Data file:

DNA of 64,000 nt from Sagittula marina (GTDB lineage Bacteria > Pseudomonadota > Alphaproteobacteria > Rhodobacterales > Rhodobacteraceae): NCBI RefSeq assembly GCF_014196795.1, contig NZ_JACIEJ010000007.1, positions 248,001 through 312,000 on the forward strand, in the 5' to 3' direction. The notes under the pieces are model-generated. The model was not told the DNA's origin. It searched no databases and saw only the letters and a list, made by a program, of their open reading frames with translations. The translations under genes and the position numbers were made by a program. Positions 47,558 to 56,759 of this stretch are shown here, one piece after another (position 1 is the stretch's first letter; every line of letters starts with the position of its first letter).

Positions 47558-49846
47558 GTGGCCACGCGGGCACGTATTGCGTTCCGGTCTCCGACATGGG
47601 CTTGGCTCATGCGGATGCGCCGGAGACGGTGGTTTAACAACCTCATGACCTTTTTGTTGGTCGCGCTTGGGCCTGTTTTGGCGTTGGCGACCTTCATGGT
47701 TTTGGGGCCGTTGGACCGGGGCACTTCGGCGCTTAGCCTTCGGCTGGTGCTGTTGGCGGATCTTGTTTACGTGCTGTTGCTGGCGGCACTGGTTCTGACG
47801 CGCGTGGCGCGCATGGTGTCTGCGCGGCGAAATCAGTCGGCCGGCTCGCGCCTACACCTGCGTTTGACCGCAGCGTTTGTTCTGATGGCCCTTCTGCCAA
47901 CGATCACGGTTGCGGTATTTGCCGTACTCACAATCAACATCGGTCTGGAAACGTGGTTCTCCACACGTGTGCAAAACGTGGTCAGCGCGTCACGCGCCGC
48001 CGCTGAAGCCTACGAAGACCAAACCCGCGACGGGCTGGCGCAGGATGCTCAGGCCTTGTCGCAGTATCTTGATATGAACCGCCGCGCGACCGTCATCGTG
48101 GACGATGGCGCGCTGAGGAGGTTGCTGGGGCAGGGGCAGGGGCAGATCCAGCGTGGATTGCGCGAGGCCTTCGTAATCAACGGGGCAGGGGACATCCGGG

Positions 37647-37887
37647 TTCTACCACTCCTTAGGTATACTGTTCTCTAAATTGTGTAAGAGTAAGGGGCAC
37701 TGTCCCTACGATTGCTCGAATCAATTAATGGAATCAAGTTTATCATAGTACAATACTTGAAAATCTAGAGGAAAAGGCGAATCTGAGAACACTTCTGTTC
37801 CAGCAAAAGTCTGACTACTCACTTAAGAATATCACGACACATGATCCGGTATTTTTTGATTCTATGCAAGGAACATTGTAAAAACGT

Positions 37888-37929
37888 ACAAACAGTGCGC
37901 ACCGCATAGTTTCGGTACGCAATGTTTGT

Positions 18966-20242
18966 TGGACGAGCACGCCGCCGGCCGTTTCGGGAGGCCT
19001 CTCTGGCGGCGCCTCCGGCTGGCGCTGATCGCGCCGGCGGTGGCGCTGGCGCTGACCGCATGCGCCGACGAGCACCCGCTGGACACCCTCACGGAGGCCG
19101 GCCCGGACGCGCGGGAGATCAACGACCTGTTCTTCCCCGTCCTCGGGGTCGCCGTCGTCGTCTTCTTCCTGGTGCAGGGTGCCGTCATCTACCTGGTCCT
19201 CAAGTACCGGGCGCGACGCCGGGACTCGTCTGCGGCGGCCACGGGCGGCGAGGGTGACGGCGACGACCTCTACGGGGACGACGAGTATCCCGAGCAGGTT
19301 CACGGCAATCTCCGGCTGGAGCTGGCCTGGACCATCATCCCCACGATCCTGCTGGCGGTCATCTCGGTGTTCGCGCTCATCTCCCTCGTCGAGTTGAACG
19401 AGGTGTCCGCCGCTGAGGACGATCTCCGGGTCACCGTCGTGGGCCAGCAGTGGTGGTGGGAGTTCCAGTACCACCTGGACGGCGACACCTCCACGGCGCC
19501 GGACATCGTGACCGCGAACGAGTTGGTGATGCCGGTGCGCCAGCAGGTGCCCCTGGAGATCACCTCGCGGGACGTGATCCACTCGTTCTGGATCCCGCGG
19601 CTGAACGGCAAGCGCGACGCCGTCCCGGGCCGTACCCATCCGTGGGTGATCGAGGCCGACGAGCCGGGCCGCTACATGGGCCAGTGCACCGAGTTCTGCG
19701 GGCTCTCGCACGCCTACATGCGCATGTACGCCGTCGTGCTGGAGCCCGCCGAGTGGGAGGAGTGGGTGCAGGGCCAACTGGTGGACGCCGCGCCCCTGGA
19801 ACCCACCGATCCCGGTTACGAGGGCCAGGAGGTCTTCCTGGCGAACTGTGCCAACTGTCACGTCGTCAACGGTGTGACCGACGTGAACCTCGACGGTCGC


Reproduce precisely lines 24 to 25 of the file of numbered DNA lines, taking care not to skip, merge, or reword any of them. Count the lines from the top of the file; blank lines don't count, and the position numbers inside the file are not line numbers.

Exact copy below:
19501 GGACATCGTGACCGCGAACGAGTTGGTGATGCCGGTGCGCCAGCAGGTGCCCCTGGAGATCACCTCGCGGGACGTGATCCACTCGTTCTGGATCCCGCGG
19601 CTGAACGGCAAGCGCGACGCCGTCCCGGGCCGTACCCATCCGTGGGTGATCGAGGCCGACGAGCCGGGCCGCTACATGGGCCAGTGCACCGAGTTCTGCG